There are actually lots of much denser places than Wateridge without rail service. I'd say most of the island of Montreal is denser. I think it was always a heavy lift to densify Wateridge and bring transit there. People who want an urban life aren't going to buy there. It is suburban. Close suburban but still suburban. Even if you built a copy of Landsdowne or even Toronto's Distillery district there outside of it's borders there wouldn't be anything to walk or bike to.

J.OT13
Aug 29, 2022, 4:01 PM
We need an independent body that proposes and builds transit lines based on need and potential ridership instead of this constant political jockeying to try and get as many votes as possible by wasting Billions on empty trains. The CDPQ is an excellent example of how this can be done, with the REM designed for maximum return on investment and rejecting ridiculous extensions to farm fields proposed by the CAQ, like Chambly and Boucherville.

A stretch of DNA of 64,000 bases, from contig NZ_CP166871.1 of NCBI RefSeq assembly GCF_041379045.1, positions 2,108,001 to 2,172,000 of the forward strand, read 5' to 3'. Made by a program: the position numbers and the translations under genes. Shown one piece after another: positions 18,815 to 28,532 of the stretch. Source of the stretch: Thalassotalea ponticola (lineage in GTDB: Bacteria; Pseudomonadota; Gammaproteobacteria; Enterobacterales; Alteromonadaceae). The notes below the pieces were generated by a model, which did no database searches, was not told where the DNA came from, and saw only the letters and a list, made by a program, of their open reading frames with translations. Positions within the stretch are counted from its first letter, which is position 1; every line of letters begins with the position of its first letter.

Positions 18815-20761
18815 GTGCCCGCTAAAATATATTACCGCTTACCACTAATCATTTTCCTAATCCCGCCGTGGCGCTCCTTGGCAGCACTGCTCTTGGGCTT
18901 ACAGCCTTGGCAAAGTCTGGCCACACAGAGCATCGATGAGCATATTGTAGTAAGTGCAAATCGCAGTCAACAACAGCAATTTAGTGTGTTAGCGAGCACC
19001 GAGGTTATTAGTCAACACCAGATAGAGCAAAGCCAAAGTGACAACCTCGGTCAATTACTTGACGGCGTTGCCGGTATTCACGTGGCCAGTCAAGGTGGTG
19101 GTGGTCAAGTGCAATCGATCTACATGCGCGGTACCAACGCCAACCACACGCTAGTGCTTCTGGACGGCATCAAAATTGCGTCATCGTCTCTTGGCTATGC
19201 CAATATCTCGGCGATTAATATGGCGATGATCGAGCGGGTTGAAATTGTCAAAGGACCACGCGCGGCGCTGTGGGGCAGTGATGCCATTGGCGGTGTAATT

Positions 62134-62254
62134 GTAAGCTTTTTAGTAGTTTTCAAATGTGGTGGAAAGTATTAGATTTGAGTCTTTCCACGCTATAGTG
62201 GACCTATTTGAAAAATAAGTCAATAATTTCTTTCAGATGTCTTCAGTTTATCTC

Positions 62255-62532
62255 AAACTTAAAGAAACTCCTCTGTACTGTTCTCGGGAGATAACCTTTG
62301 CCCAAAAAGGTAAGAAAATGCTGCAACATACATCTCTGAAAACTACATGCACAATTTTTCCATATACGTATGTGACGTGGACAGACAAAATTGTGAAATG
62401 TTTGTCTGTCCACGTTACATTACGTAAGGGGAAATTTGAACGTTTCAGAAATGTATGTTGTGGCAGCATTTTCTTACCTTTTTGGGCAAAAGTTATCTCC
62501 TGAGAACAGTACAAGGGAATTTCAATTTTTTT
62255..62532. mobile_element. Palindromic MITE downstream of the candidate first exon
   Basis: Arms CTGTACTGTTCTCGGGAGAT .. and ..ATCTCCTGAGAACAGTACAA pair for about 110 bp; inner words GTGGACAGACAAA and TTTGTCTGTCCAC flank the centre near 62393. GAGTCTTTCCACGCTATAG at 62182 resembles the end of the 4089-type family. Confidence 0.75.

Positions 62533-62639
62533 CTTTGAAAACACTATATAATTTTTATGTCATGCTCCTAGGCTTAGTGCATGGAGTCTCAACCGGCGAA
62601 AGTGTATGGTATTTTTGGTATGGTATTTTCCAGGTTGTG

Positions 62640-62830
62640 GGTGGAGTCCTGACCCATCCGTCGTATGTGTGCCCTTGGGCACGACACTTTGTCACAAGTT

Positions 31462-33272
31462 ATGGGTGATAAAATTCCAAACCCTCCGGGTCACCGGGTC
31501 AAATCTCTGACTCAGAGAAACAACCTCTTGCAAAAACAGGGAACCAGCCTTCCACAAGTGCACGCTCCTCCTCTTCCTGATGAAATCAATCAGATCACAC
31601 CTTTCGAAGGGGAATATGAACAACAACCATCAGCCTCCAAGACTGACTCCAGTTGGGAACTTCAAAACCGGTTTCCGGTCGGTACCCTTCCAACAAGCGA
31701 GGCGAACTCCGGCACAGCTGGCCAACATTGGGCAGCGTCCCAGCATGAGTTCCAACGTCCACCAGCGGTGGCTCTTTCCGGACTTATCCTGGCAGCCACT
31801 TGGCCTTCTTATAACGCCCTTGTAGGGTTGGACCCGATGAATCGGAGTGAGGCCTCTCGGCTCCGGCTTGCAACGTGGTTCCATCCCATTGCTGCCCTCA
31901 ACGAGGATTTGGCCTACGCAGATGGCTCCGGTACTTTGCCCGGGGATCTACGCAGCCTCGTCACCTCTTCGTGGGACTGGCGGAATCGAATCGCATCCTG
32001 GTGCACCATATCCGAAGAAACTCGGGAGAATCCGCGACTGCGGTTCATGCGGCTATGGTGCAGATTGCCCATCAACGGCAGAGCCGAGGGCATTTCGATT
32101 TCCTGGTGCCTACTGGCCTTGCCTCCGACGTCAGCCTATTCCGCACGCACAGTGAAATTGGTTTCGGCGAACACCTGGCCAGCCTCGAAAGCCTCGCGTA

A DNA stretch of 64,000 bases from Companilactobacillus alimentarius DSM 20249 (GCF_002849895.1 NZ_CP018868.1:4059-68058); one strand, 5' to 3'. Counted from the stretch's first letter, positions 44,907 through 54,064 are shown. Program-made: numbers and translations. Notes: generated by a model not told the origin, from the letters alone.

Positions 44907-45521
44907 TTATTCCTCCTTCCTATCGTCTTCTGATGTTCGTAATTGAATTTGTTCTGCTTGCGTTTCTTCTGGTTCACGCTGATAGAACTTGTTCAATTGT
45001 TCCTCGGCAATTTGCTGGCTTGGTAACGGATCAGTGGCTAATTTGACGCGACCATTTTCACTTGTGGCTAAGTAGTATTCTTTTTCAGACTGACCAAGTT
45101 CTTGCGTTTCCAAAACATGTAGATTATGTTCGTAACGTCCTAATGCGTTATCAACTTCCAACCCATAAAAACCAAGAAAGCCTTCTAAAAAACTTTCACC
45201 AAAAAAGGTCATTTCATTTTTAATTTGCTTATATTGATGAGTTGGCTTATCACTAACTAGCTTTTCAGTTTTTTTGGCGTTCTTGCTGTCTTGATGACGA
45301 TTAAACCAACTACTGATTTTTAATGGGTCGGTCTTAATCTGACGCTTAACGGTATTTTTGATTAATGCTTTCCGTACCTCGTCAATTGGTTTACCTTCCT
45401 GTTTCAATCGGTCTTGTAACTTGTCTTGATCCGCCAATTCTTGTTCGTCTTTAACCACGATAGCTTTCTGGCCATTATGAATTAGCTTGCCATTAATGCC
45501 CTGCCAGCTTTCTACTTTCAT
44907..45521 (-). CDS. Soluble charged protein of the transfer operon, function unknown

YOWetal
Aug 29, 2022, 4:29 PM
We need an independent body that proposes and builds transit lines based on need and potential ridership instead of this constant political jockeying to try and get as many votes as possible by wasting Billions on empty trains. The CDPQ is an excellent example of how this can be done, with the REM designed for maximum return on investment and rejecting ridiculous extensions to farm fields proposed by the CAQ, like Chambly and Boucherville.

Agree in principle. A strong mayor would help here if pro transit.
But politics is the will of people which we can't ignore including the majority who don't use transit. Cost and relieving congestion will be key for them. And spending millions to avoid them having to hear the train of course.

YukonLlama
Aug 29, 2022, 4:50 PM
Agree in principle. A strong mayor would help here if pro transit.
But politics is the will of people which we can't ignore including the majority who don't use transit. Cost and relieving congestion will be key for them. And spending millions to avoid them having to hear the train of course.